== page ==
"I said: 'Were you involved in the Phoenix program? Can you tell me?' " Sullivan recalls. "She said, 'I was an administrative assistant.' That's all she said. Oh, and that she worked with Frank Snepp," referring to the CIA analyst and counterintelligence officer whose 1977 bestseller criticized the CIA for its role in Vietnam. "I never knew the exact details. She wasn't involved in pulling the trigger, but she may have been involved in administering the orders."
Theresa Kramer, a longtime Georgetown ballet instructor, still wonders about the mysteries cloaking the life of her dead father, a longtime federal intelligence operative. S. Paul Kramer died nearly two years ago at 93, but his daughter sees only etchings of his life's narrative.
She has not willed herself to sift through all his papers. But last month, she found a 1943 letter from her father to his brother, dishing about his involvement in the arrest of a Nazi who had infiltrated the U.S. government: "They thought he was a spy [and] might lead them to other members of a ring. . . . He was watched night and day, and at one time it was suggested that I live with him."
The letter opened an intriguing window onto a man whom his only child considers something of a mystery. "I wanted to get to the core of the individual, to . . . his emotions and feelings," Kramer said, sitting at the Georgetown home she shared with the agent she knew as "Daddy." "Everything with him was just smacked lips and locked in. He was so tightly packaged. He was so secretive."Close news relationships
In Potomac, longtime CIA analyst John R. Mapother, 87, died two days before Christmas. Last week, after an inquiry from The Post, his children, Nancy Mapother of Germantown and John R. Mapother Jr. of Bowie, began plowing through some of his correspondence. (The family's association with clandestine activities runs deep: Nancy Mapother said they are distant relatives of the actor Tom Cruise, born Thomas Cruise Mapother IV, whose feature films include the "Mission: Impossible" series.)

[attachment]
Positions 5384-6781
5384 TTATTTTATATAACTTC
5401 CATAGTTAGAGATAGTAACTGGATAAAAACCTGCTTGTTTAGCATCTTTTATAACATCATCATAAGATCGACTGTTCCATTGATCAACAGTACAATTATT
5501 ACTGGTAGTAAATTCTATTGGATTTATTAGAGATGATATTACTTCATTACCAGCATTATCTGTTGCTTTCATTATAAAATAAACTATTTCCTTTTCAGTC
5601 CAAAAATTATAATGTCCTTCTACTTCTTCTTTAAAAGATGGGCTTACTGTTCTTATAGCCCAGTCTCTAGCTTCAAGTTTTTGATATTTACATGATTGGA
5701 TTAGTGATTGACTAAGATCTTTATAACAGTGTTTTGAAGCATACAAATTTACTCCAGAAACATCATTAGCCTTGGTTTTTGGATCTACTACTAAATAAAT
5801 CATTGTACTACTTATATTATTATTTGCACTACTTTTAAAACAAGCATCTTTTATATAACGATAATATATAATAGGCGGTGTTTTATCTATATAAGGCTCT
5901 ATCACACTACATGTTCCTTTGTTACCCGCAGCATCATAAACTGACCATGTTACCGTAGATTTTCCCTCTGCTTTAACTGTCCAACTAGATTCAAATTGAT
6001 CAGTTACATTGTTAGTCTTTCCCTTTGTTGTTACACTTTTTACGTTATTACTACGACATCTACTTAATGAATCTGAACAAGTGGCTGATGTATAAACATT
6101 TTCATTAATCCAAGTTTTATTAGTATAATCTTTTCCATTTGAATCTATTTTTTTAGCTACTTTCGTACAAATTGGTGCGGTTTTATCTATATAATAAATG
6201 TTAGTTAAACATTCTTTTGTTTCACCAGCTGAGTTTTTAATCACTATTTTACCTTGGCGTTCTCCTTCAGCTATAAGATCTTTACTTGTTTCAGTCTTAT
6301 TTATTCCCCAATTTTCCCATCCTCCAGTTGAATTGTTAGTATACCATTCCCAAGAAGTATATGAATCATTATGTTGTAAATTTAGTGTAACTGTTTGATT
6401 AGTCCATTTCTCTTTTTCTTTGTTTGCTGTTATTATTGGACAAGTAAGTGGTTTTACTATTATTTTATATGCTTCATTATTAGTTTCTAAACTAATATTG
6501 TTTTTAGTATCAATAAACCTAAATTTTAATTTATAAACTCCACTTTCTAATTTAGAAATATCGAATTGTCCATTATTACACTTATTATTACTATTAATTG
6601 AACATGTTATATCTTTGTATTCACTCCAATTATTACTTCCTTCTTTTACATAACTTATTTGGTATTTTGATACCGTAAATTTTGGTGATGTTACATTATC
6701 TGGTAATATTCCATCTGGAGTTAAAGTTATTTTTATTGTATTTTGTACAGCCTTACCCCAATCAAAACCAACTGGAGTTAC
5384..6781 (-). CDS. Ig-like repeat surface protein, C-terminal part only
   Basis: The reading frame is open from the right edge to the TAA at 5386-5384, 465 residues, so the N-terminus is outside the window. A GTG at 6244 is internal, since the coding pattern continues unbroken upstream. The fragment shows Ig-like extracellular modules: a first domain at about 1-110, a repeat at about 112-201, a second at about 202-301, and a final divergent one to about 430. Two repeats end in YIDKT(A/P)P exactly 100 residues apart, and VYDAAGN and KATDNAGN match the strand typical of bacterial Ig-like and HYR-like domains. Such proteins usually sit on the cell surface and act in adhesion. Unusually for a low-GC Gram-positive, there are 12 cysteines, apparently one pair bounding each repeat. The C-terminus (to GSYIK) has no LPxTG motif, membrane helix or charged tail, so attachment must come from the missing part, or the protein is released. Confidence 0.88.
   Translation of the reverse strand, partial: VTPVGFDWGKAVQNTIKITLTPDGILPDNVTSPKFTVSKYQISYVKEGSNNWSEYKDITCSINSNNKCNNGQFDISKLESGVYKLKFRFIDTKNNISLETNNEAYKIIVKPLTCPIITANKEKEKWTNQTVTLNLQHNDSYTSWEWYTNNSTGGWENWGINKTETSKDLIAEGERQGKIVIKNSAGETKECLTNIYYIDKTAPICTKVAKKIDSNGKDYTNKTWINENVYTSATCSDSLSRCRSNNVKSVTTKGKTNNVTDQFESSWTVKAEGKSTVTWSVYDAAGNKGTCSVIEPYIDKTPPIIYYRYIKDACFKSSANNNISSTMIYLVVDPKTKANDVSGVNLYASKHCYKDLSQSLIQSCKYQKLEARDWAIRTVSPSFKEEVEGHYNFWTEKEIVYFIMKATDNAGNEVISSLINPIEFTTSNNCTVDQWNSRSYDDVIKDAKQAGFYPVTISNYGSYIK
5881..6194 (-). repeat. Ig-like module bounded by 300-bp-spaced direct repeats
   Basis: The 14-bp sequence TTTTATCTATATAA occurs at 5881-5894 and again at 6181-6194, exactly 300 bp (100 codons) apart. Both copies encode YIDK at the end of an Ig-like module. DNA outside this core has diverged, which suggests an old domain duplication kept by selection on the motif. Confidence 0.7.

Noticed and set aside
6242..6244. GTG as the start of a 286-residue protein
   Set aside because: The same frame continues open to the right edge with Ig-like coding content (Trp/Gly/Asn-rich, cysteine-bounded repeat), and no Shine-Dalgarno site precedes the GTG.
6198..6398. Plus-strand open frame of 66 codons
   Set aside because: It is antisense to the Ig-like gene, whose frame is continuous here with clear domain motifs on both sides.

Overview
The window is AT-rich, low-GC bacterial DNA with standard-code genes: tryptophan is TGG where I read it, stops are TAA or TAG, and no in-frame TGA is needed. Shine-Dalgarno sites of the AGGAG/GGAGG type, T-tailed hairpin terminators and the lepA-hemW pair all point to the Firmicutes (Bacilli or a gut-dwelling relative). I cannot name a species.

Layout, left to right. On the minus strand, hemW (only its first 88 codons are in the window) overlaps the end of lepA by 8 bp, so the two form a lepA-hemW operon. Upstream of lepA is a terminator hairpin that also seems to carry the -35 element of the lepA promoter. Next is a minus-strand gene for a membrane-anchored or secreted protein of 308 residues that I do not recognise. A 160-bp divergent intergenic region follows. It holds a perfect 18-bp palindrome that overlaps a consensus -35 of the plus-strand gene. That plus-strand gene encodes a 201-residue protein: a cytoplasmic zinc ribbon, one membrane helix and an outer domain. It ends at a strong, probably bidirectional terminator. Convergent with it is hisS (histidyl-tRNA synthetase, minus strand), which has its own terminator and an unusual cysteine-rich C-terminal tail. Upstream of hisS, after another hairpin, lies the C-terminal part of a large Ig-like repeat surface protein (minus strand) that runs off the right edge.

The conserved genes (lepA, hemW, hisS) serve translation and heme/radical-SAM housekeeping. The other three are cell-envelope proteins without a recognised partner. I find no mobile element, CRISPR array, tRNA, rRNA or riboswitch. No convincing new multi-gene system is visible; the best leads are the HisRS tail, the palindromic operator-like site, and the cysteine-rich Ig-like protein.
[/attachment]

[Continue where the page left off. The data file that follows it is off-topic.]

In their parents' darkened basement, the younger Mapothers delved into their father's desk, past books with titles such as "Spycatcher," "Spy Trader" and "Secret Agencies" and into stacks of yellowed correspondence, much of which revealed their father's close relationships with news reporters, especially during his long postings in Germany. Here, a letter from the New York Times' longtime editorial page editor, Max Frankel; there, a 1979 letter from Barry Bingham Jr., publisher of the Louisville Courier-Journal.
"Oh, here's one from Craig Whitney of the New York Times," John Jr. said, holding up the reporter's letter, written in 1979 from Moscow. "I remember he would drop by for dinner with his wife."
"Dear Marge and John," the letter began. After friendly chat about summer vacation plans, the reporter asked "to make contact with whomever John will think appropriate at his outfit" now that Whitney was the Times' bureau chief in Moscow. Mapother Jr. said his father "provided background to several reporters, informally, off the record."
Whitney, who recently retired from the Times, remembers Mapother as "a character. He spoke with a great Kentucky drawl and loved to talk and could spin a yarn. He was not your uptight secret agent spy. But I don't know what he was exactly. Did he run agents? He was probably just an analyst."
Nancy Mapother, 57, a part-time dance instructor, doesn't know for sure what her father did. As the siblings sat on their father's couch to reflect on his identity, they could only fill in margins.
"I have always wondered if Dad was an operative, if he went over to East Berlin and had contact with people trying to escape," she said. "I think he was interested in the housing of Russian troops."
"I think most of it was analytical," said John Jr. "He liked analyzing what the Russians were doing. He knew what the Germans were doing."
Suddenly, his sister remembered something. "He had a superior in Berlin, right? They didn't see eye to eye," she recalled. "I remember him talking at the dinner table about being overridden. I never knew enough to press him."
Her brother searched his memory and shrugged. "He didn't volunteer any information."